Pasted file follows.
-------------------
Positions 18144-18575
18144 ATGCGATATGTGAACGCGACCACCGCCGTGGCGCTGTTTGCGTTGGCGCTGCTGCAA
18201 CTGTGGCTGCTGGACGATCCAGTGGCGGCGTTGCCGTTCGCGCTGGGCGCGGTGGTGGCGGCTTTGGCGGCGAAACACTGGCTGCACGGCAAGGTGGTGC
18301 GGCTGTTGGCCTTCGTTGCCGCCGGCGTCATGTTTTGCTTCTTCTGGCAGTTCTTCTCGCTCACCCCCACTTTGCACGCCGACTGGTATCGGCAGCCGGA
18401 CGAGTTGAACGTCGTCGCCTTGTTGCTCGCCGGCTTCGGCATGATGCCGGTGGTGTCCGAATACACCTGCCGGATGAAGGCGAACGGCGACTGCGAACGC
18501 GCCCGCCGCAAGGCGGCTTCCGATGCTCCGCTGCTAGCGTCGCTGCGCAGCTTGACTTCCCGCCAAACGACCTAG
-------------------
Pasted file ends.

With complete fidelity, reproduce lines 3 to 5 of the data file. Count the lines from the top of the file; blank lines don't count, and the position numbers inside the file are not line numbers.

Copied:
18201 CTGTGGCTGCTGGACGATCCAGTGGCGGCGTTGCCGTTCGCGCTGGGCGCGGTGGTGGCGGCTTTGGCGGCGAAACACTGGCTGCACGGCAAGGTGGTGC
18301 GGCTGTTGGCCTTCGTTGCCGCCGGCGTCATGTTTTGCTTCTTCTGGCAGTTCTTCTCGCTCACCCCCACTTTGCACGCCGACTGGTATCGGCAGCCGGA
18401 CGAGTTGAACGTCGTCGCCTTGTTGCTCGCCGGCTTCGGCATGATGCCGGTGGTGTCCGAATACACCTGCCGGATGAAGGCGAACGGCGACTGCGAACGC